Differences in aerosol chemistry at a regional background site in Hong Kong before and during the COVID-19 pandemic.

Publication date: Mar 25, 2024

Restrictions on human-related activities implemented in Hong Kong to curb the spread of the coronavirus disease 2019 (COVID-19) pandemic provided an opportunity to investigate the anthropogenic impact on organic aerosols (OA) composition. In this study, we conducted a comparative analysis of online measurements of non-refractory submicron particulate matters (NR-PM) at a regional background site in Hong Kong, covering the periods before the COVID-19 control (November 2018) and during the COVID-19 control (October to November 2020), to investigate changes in OA sources and formation mechanisms. Among the measured NR-PM components, organics were the most dominant species with an average percentage of 51. 0 +/- 0. 5 %, exceeding pre-control levels of 44. 0 +/- 0. 7 %. Moreover, 88 % of the organics were attributed to oxygenated OA (OOA). Diurnal variations of all bulk components in NR-PM consistently showed afternoon peaks, indicating photochemical processes during COVID-19 control. Similar to the pre-restriction period, the positive matrix factorization (PMF) model showed that OOA was composed of three factors, including two less-oxidized oxygenated factors (LO-OOA1 and LO-OOA2) and one more-oxidized oxygenated factor (MO-OOA). The contribution of the LO-OOA2 factor remained small and stable during both sampling campaigns, which might imply background levels of OOA at this site. The formation of the two predominant components of organics (e. g., LO-OOA1 and MO-OOA) was further discussed. Compared with before control, observational evidence showed that the levels of MO-OOA exceeded LO-OOA1 during the control period, and the average concentration of odd oxygen (O = ozone + nitrogen dioxide) increased by 53 % during the COVID-19 control. Besides, the results showed that both LO-OOA1 and MO-OOA exhibited similar diurnal variations to O, and their concentrations generally enhanced with increasing O levels. This suggested that the formation of OOA was closely related to the photochemical oxidation processes when anthropogenic emissions were reduced. By correlating LO-OOA1 and MO-OOA with speciated OA markers, we found that the formation of LO-OOA1 remained associated with anthropogenic sources, while biogenic emissions contributed to the formation of MO-OOA during the COVID-19 control. Our findings highlight the interplay between emissions, atmospheric conditions, and aerosol composition, providing valuable insights to guide strategic decisions for future air quality improvement.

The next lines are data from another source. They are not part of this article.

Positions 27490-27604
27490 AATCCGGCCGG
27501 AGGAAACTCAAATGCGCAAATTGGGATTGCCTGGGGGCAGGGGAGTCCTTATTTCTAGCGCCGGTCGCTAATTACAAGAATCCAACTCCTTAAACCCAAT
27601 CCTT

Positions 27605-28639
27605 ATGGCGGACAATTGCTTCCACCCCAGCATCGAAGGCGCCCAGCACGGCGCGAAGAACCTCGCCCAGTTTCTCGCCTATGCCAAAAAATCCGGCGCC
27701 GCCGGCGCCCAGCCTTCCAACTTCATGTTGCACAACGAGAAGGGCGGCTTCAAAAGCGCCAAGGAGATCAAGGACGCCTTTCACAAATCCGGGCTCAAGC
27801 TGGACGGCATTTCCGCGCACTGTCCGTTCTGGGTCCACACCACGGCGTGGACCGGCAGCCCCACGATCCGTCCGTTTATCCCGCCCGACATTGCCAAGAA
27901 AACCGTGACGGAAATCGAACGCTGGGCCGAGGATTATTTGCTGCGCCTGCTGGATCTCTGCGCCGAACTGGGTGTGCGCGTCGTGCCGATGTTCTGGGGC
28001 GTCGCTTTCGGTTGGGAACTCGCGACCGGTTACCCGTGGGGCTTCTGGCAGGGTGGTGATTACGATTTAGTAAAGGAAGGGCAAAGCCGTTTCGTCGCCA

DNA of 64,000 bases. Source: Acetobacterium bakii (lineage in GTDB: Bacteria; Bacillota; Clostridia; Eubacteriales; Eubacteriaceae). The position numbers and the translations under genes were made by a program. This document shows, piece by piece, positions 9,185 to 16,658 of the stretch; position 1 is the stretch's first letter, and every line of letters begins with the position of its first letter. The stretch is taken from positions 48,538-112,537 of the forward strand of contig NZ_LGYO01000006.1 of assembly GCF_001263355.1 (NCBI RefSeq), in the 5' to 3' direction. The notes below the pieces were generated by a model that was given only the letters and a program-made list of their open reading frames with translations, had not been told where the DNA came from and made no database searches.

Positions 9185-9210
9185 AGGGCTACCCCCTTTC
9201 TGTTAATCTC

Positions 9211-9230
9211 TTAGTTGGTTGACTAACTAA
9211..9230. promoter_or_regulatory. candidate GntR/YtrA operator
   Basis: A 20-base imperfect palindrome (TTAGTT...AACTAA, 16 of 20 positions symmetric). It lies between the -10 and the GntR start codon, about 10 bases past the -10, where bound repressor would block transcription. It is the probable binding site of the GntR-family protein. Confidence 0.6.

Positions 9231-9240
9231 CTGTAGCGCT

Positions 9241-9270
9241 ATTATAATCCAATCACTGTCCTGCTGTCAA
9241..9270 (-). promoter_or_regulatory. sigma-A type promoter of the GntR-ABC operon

Concepts Keywords
Afternoon AMS measurement
Anthropogenic COVID-19
Coronavirus Photochemical process
Covid Secondary organic aerosol


Type Source Name
disease IDO site
disease MESH COVID-19 pandemic
drug DRUGBANK Oxygen
drug DRUGBANK Ozone
drug DRUGBANK Medical air
disease IDO quality
disease MESH Long Covid
disease IDO process

Original Article

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